Event Spotlights Fencing’s Growing Appeal In U.S.
February 17, 2006
By JOHN ALTAVILLA, Courant Staff Writer
Like most ambitious high school students, Sara Peck enjoys being involved. So the North Haven High junior plays volleyball and lacrosse – and trumpet in the school band.
But unlike most of her peers, Peck is also drawn to fencing, whose steady evolution in the United States will be on display at the Connecticut Convention Center today through Monday at the 2006 Junior Olympics Fencing Championships.
“This is a great competition, very prestigious, unbelievably big,” said Henry Harutunian, Yale’s fencing coach. “This is as big as you can have [for the sport in Connecticut] for a few days.”
Peck is one of a growing legion of state high school students beginning to take seriously this elegant sport, with roots centuries old.
“I didn’t know anything about the sport until some of my friends decided they wanted to try out when we were sophomores,” said Peck, 16. “I decided to go along with them for fun and the social opportunity it presented, and it ended up being a good fit for me and I fell in love with it. I also play other team sports, but this was a really different experience.”
Peck will compete Monday in the cadet division of women’s foil, one of the six divisions in which about 2,000 qualifiers will be bracketed based on their sex, age and weapon – epee, foil or saber. Her teammate, sophomore Mike Rose, also qualified but will not be able to compete because of a class trip to Costa Rica.
“I was drawn to the fact that fencing is basically physical chess,” Peck said. “Just being athletic and strong isn’t necessarily enough for you to compete. You need strategy to go along with it. I don’t think there’s another sport like it. It’s completely individual, there’s no one else to rely on. It’s all about you dealing with your opponent and emotions during a bout.”
The concept of “physical chess” is what attracts most to a sport no longer restricted to the upper-class demographic.
Harutunian, Yale’s coach for more than 30 years, believes the sport’s allure lies in the subtleties of the mind best described in a favorite passage of his from Moliere: “The eyes which watch and warn, the brain which evaluates and decides, the hand which executes the decision must harmonize precision and speed to give real life to the sword.”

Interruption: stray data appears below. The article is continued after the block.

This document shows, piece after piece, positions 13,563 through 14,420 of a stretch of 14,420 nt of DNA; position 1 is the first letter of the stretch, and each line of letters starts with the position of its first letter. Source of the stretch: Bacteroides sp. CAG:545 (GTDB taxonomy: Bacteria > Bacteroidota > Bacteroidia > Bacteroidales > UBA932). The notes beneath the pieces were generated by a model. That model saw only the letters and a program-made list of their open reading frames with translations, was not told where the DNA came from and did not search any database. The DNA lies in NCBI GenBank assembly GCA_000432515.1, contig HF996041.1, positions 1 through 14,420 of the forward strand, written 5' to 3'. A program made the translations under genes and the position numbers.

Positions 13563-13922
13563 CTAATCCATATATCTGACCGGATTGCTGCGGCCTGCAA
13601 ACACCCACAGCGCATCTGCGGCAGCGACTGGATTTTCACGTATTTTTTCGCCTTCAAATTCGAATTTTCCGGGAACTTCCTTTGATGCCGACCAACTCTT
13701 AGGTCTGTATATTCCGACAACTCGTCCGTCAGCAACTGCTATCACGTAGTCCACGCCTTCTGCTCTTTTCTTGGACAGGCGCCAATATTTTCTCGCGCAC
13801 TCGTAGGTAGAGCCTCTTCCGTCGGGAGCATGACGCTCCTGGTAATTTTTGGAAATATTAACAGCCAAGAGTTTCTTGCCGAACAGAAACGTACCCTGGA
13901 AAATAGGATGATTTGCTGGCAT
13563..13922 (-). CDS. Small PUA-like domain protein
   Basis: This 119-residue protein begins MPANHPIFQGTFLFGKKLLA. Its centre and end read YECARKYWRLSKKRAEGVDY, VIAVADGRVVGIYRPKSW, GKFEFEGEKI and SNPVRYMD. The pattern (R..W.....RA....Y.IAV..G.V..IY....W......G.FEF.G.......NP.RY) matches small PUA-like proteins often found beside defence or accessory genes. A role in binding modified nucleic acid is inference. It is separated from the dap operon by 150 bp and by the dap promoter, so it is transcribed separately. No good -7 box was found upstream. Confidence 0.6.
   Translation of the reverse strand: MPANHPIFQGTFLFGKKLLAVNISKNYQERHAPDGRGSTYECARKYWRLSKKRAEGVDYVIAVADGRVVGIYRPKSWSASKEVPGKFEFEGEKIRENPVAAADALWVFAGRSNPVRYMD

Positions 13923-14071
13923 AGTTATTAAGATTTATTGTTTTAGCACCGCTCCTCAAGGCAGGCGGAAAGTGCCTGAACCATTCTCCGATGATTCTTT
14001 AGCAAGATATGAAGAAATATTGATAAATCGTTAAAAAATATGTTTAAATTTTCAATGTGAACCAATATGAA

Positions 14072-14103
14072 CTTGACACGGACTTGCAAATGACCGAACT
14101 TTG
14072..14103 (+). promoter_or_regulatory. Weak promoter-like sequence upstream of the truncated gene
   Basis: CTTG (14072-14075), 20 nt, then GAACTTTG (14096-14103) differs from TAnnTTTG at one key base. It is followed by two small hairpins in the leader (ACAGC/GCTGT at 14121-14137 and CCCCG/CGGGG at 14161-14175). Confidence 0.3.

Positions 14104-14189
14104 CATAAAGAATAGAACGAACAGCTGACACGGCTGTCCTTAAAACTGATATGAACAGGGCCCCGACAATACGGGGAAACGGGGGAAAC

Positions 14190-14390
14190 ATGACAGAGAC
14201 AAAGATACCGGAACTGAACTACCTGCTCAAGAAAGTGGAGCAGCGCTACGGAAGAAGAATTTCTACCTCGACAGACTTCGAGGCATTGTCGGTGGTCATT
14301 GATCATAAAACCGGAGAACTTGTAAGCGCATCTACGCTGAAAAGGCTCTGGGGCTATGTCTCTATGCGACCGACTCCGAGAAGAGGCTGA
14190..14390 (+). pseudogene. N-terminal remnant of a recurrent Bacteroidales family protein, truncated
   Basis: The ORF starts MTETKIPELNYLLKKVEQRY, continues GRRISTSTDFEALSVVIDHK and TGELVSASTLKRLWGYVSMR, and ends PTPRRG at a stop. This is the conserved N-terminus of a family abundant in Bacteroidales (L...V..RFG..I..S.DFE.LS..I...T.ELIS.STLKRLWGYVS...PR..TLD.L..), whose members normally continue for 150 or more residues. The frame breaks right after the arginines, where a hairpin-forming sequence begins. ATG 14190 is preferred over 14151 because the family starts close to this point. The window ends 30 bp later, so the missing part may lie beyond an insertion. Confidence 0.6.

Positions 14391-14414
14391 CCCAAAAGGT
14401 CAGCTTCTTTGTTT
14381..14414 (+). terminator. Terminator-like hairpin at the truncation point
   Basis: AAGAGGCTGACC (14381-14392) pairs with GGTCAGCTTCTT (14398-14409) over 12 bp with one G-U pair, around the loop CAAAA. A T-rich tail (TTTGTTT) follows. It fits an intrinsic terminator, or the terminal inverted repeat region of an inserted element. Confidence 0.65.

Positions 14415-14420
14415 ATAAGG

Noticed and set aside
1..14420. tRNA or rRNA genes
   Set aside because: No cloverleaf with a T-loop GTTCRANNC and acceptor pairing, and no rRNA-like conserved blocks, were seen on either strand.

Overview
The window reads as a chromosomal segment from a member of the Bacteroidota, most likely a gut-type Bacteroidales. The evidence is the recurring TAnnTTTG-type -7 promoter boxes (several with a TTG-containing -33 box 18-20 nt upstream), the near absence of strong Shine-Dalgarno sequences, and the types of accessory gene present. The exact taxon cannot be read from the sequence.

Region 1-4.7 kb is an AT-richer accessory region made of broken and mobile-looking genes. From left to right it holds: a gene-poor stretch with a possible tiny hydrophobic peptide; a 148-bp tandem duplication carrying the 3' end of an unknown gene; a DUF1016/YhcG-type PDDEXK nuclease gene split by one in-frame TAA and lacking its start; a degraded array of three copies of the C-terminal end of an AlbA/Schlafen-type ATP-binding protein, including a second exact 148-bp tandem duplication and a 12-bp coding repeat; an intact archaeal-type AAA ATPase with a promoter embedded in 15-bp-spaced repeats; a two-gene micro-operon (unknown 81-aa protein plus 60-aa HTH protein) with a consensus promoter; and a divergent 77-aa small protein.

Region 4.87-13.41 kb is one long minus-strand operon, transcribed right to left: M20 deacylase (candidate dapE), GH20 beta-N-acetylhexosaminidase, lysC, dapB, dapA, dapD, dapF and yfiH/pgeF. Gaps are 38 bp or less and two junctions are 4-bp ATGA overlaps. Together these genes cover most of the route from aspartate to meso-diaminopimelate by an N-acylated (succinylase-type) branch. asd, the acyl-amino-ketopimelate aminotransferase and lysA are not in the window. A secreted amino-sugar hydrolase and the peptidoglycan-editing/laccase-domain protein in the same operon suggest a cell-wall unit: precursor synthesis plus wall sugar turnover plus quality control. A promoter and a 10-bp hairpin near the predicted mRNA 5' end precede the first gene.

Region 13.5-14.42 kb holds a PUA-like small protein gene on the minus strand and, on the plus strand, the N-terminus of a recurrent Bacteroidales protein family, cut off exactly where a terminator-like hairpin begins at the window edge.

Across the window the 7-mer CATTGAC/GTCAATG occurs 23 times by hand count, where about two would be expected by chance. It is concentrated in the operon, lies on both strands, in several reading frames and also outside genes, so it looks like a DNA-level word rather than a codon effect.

Jim Harris, Peck’s coach at North Haven, has watched the sport evolve since he began participating in high school in the 1990s.
“It’s grown exponentially over the last few years,” Harris said. “When I graduated from high school in 1996 there were seven high schools in Connecticut that fenced and one or two private clubs [that taught]. Today there are about 25 high school teams and the number of private clubs is exploding, including The Candlewood Club in Danbury, The IConn Fencing Club in Middletown [which Harris helped found] and the Farmington Valley Alliance [in Bloomfield]. A lot of kids are now able to compete year-round, which allows them to get the kind of specialized instruction to do well in tournaments like this.”
Harris estimates that 50 to 60 state fencers will compete this weekend. They had to qualify regionally. Competition will begin in pools of six or seven fencers in five-touch bouts. Then the fencers will be seeded, in three-period, 15-touch bouts that will yield champions.
The CIAC, governing body of high school sports in the state, does not conduct championships in fencing. On March 4, the Connecticut High School Fencing Association will hold the individual championships and team qualifiers, culminating in the team championships March 11.
Equally as significant for athletes such as Peck, the competition this weekend will attract a large number of college coaches, including Harutunian, who will watch current team members or potential recruits.
“When you think back 10 or 15 years ago, when there was virtually nothing going on” regarding world championships or Olympic medals for American fencers, “it’s very different,” Harutunian said. “It was impossible to predict what might happen. … But great European coaches are coming over, opening clubs, producing very talented competitors. They are doing a beautiful job. And on the high school level … the sport is spreading unbelievably fast.”
For Peck, the weekend promises to be a learning experience. Her comparative inexperience, Harris said, might expose her to some tough lessons.
“One of her primary goals this summer was to qualify for the Junior Olympics, and she did that,” Harris said. “But I’ve told her she’ll probably go there and get her butt kicked in ways she may not have thought were possible. But for her, the goal is to learn and she will.”